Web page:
Tradition and beginnings matter greatly in effective schools. Julian Curtiss School has the long-standing tradition of “The Ringing In Ceremony” for kindergarten students, an opening ceremony in which each kindergartener rings the school bell to signify their induction into the school community. The entire school community is present to welcome the new students to the school. Principal Trish McGuire sent me the following description for this year’s program, highlighting the international and domestic diversity that is Julian Curtiss’s hallmark:
At the beginning of Friday’s ceremony, Principal McGuire introduced each of the four kindergarten teachers. As each teacher waved to the crowd, hundreds of students and parents cheered and whistled. Amid the earnest faces, McGuire read Maya Angelou’s poignant words. “It is time for parents to teach young people early on that in diversity there is beauty and there is strength.” “At JC we celebrate the diversity of our languages, our cultures and our traditions,” McGuire continued. “These children will work together, learn together, and become friends,” she said of the students who speak Spanish, Japanese, Italian, Greek, Chinese, Portuguese, Russian and Bulgarian, among others. “They are the hope of our town and the future of our country.”
Accelerating achievement and compassion are big priorities for the Greenwich Public Schools (Superintendent Essay, September 2014). Greenwich High School already has examples this year of notable achievement and compassion. Headmaster Chris Winters reports, “Academically, we are very proud of our latest Advanced Placement (AP) results. The data show that, while participation in AP has more than doubled over the past 10 years, the mean score has remained at a high rate. These outcomes counter a normal trend where increases in the number of students taking high level classes and exams typically result in a decrease in the scores on the exams. Over 57 percent of the GHS seniors take and pass at least one AP exam during their four years at GHS.”
Compassion also runs strong at Greenwich High School. One of the highlights of the year so far was the effort to involve all students and staff in GHS’s annual food drive on 9-11, known as “One-For-One on 9-11.” The goal is for each member of the GHS community to bring in at least one non-perishable food item—ideally reaching a total that honors the equivalent of each life lost on 9-11. Over 3,695 items were donated this year, surpassing the goal.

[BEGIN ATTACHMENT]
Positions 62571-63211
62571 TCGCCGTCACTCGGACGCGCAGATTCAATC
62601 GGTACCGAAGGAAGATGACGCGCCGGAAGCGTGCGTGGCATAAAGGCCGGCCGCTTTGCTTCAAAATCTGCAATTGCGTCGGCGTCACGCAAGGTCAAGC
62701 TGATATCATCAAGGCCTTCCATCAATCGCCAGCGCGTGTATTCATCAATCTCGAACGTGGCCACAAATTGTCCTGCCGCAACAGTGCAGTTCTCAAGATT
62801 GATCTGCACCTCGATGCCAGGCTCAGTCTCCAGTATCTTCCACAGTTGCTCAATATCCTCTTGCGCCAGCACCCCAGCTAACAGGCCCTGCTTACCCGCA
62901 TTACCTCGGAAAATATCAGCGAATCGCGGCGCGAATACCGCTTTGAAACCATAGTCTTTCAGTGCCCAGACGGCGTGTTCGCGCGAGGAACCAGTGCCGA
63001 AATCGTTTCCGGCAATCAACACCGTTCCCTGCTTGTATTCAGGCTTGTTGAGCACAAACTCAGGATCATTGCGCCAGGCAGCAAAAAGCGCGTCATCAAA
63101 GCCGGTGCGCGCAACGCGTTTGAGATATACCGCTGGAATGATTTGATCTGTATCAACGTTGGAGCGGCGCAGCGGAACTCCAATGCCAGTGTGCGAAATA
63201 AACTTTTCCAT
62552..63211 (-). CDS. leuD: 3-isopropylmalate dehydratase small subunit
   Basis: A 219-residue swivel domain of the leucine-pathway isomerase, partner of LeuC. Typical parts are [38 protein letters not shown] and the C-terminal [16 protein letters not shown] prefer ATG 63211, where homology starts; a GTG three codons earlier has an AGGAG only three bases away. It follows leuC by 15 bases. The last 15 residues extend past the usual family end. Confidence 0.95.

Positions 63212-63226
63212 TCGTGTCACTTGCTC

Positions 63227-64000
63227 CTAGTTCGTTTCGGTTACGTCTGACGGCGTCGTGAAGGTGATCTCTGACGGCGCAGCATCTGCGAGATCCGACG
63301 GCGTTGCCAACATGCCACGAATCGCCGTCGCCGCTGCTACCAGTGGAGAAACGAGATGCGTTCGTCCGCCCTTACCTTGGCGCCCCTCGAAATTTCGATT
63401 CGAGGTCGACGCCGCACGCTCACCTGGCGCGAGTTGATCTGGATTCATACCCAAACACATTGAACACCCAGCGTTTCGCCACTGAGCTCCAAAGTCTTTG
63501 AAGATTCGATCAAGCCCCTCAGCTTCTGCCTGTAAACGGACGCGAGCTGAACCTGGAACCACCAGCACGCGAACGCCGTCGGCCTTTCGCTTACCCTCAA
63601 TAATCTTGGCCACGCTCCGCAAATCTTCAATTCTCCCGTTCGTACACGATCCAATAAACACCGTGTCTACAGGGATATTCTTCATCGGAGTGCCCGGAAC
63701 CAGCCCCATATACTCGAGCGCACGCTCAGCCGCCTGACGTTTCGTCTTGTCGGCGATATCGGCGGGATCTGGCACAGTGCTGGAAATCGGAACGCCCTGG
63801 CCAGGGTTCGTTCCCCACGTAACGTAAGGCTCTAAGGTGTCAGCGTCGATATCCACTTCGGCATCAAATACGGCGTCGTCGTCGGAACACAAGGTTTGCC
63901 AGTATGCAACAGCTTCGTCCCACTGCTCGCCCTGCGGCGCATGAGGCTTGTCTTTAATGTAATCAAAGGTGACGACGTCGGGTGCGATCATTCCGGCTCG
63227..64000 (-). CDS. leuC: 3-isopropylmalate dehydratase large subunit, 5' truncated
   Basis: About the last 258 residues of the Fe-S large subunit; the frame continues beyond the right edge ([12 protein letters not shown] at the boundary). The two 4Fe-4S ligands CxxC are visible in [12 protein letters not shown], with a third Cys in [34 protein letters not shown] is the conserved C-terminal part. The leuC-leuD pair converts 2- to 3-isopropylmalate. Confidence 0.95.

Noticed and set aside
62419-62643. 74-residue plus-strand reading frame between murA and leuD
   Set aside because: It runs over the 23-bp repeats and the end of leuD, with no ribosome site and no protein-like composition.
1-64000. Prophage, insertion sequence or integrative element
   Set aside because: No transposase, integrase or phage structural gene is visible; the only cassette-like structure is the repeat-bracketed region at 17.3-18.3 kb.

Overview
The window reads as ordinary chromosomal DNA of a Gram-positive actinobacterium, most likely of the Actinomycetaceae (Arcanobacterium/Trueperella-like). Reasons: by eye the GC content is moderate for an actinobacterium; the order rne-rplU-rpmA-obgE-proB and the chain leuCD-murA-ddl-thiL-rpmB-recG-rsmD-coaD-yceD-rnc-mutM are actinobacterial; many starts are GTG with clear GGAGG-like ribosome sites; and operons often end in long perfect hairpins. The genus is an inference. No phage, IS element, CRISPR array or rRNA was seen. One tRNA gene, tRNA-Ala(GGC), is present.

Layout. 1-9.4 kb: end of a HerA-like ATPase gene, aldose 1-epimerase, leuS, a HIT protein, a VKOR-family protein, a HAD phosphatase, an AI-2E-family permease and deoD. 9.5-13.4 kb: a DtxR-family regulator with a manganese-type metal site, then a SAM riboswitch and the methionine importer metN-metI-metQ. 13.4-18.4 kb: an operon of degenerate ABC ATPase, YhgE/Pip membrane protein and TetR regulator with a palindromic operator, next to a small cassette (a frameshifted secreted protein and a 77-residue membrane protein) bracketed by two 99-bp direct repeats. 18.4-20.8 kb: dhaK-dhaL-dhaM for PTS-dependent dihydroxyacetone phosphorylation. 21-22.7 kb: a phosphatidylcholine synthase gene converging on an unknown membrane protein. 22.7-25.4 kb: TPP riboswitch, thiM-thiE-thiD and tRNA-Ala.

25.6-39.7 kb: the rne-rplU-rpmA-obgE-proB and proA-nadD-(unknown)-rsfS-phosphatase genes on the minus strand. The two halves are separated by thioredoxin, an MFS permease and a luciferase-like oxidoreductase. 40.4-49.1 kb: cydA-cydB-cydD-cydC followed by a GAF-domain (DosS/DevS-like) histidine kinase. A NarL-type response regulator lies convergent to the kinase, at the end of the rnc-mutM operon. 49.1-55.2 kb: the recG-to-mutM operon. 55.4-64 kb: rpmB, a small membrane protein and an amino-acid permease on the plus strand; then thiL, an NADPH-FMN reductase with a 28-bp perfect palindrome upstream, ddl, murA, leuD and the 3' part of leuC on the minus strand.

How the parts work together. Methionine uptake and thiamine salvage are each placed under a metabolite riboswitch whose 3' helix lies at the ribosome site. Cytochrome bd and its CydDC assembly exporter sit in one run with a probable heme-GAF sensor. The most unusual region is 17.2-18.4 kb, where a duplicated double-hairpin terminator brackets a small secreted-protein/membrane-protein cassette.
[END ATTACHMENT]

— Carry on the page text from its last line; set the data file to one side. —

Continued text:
We are a busy district, driven by many hopes and promises. We have our expectations as highly dedicated educators. We have the aspirations of our energetic and inquisitive students. We have the dreams of families, rightly wanting the best for their children. We have goals and targets set by the Board of Education. We have standards, assessments and other policies and procedures required by the State of Connecticut. To succeed, our modus operandi has to be lots of industry…lots of product. I will be back in November with even more examples of our industry and product.
November 3, 2014, Superintendent's Message: Lots of Industry...Lots of Product - Part II
October 7, 2014, Superintendent's Message: Lots of Industry...Lots of Product - Part I
September 2, 2014, Superintendent's Message: Our Signature: Achievement and Caring
June 1, 2014, Superintendent's Message: Distinguished Ideas
2014 Distinguished Teachers Essays
April 3, 2014, Superintendent's Message: Accelerating Achivement for All: Greenwich and the Achievement Gap
March 4, 2014, Superintendent's Message: Smarter Balanced - Field Test: Facts & Interpretation
February 5, 2014, Superintendent's Message: A Word on the Common Core
January 3, 2014, Superintendent's Message: Popular Knowledge of Complex Questions
December 3, 2013, Superintendent's Message: Distinguished Reflections
November 27, 2013, Superintendent's Thanksgiving Day Message
November 12, 2013, The Roots of Excellence
September 26, 2013, Letter to Greenwich Public School Families on our Call to Action and Strategic Focus
September 11, 2013 Letter to Greenwich Public School Families on Safe School Climate
September 3, 2013 Letter to Greenwich Public School Families on Safe School Climate
April 25, 2012, Superintendent of Schools Appointment Announcement
Resume for William S. McKersie (April 2012)